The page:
Following the outstanding performances that proceeded it, this closing All-Star set from the 1975 Bay Area S.N.A.C.K. benefit had a lot to live up to. With a lineup that featured Neil Young and Bob Dylan, backed by two members from Neil's group, the Stray Gators, and three from the Band, one would expect this to be an incredible set. In some respects it certainly is, but the lack of rehearsal opportunity and technical problems prevent it from being the extraordinary performance it had the potential to be. This is not to say that there's anything less than enjoyable about the set, but it's more of an example of great musicians getting together for the sheer fun of it than a demonstration of collaborative innovation. The performances are loose and ragged, but definitely not without their charm.



Listen to more Neil Young at Wolfgang's Vault.j

It seemed fitting on an Old Stuff Friday to give these fine folks a plug, just in case there's anyone coming across our blog who doesn't already know about Wolfgang's Vault.

REVIEW: The Raveonettes - Raven in the Grave

The Raveonettes have always sounded both fresh and familiar, an updated swaggering sound that evokes fond personal memories and more generalized feelings of excitement and a hint of danger. The familiar is easy to understand because there is a decided retro feel to the reverb and distortion of the instrumentation and the boy-girl vocals. The freshness derives from the care in production and musicianship, as well as the evident intensity in the delivery.

For me, the world conjured by The Raveonettes' previous albums was the world of warm summer nights and running a Dodge Charger through the 1960s-1970s from town to the waterside bar at the Chain of Lakes (my kids aren't reading this, are they?). The only sure promise was cheap beer and the chance of checking out the other sex. But there was the chance of more--loving, fighting, crashing. Some nights ended happy and some did not, but all ended with stories.

So now we come to the 5th album from Sune Rose Wagner and Sharin Foo, Raven in the Grave. The first single and opening track is "Recharge and Revolt". The beginning is recognizably The Raveonettes, but after the introduction, the synths swell up and provide a carpet of sound to carry the song.



The second track,"War in Heaven" begins with spare instrumentation. When the vocals drop in, they are soft and haunting. Several tracks later in the album take this approach as well. But whether the song is fast or amped up, or slow and soft, the music is enveloping and gorgeous.

The third track, "Forget that You're Young", is worthy of being a single. It has a bit of the bounce of previous work from the band, but feels more restrained and a bit sad:



To my ears, this album continues the magic that is The Raveonettes, but that doesn't mean it is the same. It still is night music, but generally it is slower and darker. It evokes coming home well after midnight, tired and driving slowly while peering though the fog. Or talking with friends about disappointments or opportunities past, friends that didn't make it that far or who might not make it much farther. The generous use of synths, in addition to the characteristic careful guitar work, enhance the somber atmosphere.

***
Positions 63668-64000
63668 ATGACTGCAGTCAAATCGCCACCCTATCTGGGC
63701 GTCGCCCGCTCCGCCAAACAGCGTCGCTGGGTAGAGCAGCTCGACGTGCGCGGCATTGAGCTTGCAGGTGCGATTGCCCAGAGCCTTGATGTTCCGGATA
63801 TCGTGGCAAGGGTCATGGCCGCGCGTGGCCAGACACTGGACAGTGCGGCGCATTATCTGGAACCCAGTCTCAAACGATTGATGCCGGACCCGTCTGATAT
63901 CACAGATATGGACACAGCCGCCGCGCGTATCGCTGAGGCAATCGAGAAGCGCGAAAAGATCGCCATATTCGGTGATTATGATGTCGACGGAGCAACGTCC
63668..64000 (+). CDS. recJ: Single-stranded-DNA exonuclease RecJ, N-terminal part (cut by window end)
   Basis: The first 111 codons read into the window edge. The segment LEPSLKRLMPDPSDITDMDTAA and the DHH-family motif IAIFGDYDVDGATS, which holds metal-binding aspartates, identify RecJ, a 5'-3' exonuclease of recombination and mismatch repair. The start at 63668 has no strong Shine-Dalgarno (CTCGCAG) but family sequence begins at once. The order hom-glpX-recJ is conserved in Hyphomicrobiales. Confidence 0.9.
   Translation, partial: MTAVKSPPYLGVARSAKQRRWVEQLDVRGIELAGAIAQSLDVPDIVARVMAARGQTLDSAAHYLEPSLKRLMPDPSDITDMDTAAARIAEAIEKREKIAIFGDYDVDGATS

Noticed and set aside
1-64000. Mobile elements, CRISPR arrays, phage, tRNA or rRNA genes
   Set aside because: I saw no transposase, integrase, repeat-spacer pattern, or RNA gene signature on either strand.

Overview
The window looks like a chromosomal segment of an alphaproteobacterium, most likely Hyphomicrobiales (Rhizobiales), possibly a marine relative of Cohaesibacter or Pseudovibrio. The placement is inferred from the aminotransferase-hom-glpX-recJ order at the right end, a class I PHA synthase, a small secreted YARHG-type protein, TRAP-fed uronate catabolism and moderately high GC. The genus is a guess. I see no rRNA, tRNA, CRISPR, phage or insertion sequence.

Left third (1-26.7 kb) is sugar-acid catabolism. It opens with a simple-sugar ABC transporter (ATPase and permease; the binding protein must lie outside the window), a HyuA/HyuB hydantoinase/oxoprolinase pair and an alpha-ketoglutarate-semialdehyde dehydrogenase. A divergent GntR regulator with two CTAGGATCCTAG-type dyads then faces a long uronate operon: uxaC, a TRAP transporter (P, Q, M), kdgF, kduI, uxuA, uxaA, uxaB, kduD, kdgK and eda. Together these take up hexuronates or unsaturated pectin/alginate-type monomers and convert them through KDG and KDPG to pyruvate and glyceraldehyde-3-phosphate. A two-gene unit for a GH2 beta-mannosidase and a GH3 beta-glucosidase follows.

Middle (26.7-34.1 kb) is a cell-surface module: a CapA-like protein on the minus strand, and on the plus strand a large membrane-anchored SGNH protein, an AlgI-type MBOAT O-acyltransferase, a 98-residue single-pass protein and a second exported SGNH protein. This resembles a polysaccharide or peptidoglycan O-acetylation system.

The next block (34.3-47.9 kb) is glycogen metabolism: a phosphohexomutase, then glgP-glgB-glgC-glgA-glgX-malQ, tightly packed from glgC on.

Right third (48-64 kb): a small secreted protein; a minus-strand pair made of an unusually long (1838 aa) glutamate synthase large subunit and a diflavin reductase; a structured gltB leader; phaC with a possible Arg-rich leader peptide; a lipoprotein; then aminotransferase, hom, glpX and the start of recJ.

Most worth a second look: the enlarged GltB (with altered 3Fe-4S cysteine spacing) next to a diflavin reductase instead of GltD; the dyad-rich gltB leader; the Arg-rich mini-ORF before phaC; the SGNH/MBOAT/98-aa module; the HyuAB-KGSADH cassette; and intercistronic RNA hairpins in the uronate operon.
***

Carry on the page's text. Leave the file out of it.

"Ignite" is one of my favorite songs on the album:



It isn't that album I thought it would be, but I very much like the album that it is.

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Old Stuff Friday - The Soul Corner - Ray Charles

Is Ray Charles a soul, blues, country or a jazz singer? Yes.

Whatever genre or style of song Ray attempted, he redefined it as his very own and infused it with an astounding amount of soul.

I'm watched many Ray clips this week looking for just the right one, a wonderful if damn near impossible task. My conclusion: We could select a Ray Charles video every Friday for the next year and have a great series here. While we have to go with just this week, we will stretch our usual limit of just 1 song to 3 songs, as after all, this is Ray Charles.

First, up, "My Bonnie" reportedly recorded live in Brazil in 1963. Love Ray's vocal and David "Fathead" Newman's sax solo:



Next up, the classic "Hit The Road Jack" from the same concert. The Raelettes backing is terrific, especially the searing solo vocal by Margie Hendricks, one of the great all time moments in American music ("You ain't got money, you're justa no good!").



One more, the original recorded version so perfect we're going with that. Again, Margie Hendricks' vocal is slamming. Here's the great Ray Charles, tearing it up in the Soul Corner, on "(Night Time is) The Right Time":

Thursday, April 21, 2011

REVIEW: Ringo Deathstarr - Colour Trip

Oh, man is this good. Texas band with a retro-pop sound and a goofy name; have I heard that before? Yes I have...though I'm pretty sure they don't share any members with the great Deathray Davies, perhaps John Dufilho's band name was an inspiration of sorts... Ringo Deathstarr prove once again (if proof were still needed) that originality is overrated. What are we hearing? Jesus & Mary Chain, My Bloody Valentine, sure, but it's really well-done.

They released a self-titled album in 2007, a single in 2009, and this album Colour Trip in February 2011. They're hitting on all cylinders: short songs, short album, lots of fuzz and great female lead vocals (Alex Gehring), offset by an occasional duet with male lead vocalist Elliott Frazier. These folks deserve a wider hearing. Tell all your friends.